Is a Probiotic Right for You?

Your body is home to both good and bad bacteria and you can find them pretty much everywhere — the mouth, gut and skin. Probiotics may help improve immune function, protect against hostile bacteria to prevent infection, and improve digestion and absorption of food and nutrients.

Under normal conditions, good bacteria in the gut outnumber the bad. Probiotics act as good bacteria that create a physical barrier against bad bacteria. Probiotics can also help offset the bacterial imbalance caused by taking antibiotics. Antibiotics kill good bacteria along with the harmful ones, often leading to gas, cramping, or diarrhea. Probiotics may help breakdown protein and fat in the digestive tract — a valuable benefit to help infants, toddlers or patients who need to build strength throughout and after an illness.

Different strains of the bacteria have different effects. One strain may fight against cavity-causing organisms in your mouth and don't need to survive a trip through your gut. Potential benefits of probiotics have been seen in the treatment or prevention of:

  • diarrhea
  • irritable bowel syndrome
  • ulcerative colitis
  • Crohn's disease
  • H. pylori (the cause of ulcers)
  • vaginal infections
  • urinary tract infections
  • recurrence of bladder cancer
  • infection of the digestive tract
  • pouchitis (a possible side effect of surgery that removes the colon)
  • eczema in children

Fermented or cultured dairy products are a major source of probiotics found in your diet. Probiotics are also available as dietary supplements in capsule, tablet or powder-form. Common strains of probiotics include:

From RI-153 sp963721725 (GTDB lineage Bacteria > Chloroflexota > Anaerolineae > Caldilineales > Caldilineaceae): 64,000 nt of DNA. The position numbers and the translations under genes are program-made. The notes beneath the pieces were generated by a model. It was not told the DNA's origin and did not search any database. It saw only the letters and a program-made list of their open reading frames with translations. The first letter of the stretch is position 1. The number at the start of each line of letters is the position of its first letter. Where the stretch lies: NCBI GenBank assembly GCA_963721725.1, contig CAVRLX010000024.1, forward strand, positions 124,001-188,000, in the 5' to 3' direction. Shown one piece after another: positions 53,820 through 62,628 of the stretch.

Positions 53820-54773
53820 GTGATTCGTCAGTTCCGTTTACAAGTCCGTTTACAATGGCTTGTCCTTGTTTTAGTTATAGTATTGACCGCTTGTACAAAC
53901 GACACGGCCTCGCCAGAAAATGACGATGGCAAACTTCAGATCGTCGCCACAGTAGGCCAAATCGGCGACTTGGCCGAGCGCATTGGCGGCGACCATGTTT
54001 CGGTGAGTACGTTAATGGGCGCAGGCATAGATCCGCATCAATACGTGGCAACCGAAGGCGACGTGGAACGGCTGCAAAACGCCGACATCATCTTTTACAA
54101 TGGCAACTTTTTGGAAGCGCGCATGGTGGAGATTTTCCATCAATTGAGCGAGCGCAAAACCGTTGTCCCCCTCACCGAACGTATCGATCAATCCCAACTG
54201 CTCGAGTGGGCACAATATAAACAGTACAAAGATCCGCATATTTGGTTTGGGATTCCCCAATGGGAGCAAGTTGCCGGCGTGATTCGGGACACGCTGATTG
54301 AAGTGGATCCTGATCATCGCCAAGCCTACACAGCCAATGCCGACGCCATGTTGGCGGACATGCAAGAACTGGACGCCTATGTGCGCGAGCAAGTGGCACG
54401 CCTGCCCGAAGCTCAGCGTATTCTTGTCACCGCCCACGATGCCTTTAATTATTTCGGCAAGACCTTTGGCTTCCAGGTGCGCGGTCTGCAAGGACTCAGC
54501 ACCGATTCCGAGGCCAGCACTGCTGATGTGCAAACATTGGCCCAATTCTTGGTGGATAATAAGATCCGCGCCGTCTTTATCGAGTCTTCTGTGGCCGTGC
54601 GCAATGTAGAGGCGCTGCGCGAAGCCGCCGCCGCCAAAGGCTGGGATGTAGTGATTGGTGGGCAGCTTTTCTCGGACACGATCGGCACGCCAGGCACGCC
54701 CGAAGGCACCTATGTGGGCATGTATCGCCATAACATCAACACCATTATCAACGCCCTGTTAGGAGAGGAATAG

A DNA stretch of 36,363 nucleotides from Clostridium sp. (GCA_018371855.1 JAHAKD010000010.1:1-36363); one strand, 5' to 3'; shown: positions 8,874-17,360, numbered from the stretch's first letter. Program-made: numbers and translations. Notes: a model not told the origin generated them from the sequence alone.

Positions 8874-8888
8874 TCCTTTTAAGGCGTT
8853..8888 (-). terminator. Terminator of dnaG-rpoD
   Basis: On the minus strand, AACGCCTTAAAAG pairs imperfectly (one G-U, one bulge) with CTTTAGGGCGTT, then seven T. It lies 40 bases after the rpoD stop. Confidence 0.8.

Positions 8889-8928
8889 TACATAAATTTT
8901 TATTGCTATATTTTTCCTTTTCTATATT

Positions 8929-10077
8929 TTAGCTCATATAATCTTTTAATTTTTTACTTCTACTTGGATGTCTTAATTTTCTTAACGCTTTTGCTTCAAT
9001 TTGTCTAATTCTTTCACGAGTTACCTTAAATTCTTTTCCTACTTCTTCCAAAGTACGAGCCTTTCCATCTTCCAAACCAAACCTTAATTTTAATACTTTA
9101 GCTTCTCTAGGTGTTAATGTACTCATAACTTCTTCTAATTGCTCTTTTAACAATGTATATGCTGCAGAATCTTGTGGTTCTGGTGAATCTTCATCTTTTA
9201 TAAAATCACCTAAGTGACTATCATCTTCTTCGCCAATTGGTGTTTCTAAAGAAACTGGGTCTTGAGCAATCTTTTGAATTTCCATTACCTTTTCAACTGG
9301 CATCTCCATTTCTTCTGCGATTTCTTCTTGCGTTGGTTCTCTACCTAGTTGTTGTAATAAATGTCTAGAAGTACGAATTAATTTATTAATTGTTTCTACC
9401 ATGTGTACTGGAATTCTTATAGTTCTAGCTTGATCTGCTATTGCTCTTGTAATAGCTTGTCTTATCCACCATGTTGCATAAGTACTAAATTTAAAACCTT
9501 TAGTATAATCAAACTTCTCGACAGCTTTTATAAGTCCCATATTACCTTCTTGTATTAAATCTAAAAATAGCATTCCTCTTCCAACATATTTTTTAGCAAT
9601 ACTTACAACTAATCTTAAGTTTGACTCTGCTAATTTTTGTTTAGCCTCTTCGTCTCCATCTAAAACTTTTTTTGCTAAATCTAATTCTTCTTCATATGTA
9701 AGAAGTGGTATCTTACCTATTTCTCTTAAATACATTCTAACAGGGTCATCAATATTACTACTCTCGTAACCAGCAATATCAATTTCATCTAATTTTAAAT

• Lactobacillus acidophilus
  • Lactobacillus bulgaricus
  • Lactobacillus casei
  • Lactobacillus gasseri
  • Lactobacillus plantarum
  • Bifidobacterium bifidum
  • Bifidobacterium lactis
  • Bifidobacterium longum
  • Enterococcus faecium
  • Saccharomyces boulardii

Keep in mind that in order for a yogurt to be considered probiotic, it must contain one of the strains listed above. All yogurts are required to be treated with the strains Lactobacillus bulgaricus and Streptococcus thermophilus. Food marketers have found a new niche with probiotic-containing foods, which include:

  • cereal
  • granola bars
  • soy milk
  • cottage cheese
  • sour cream
  • infant formula

There is a potential for health benefits to eating foods with probiotics. The natural microflora balance can be upset by medications, alcohol consumption, or poor dietary intake. Probiotics have broad GI and immune benefits, including increasing  the  population of healthy bacteria following microflora imbalance; supporting healthy bowel function; increasing energy to the cells of the intestinal lining;  strengthening the gut-immune barrier by promoting a healthy gut mucosa; aiding in the digestion of difficult-to-breakdown compounds; and enhancing detoxification of harmful compounds.

Speak to your Whaley’s pharmacist today to see if a probiotic may be right for you!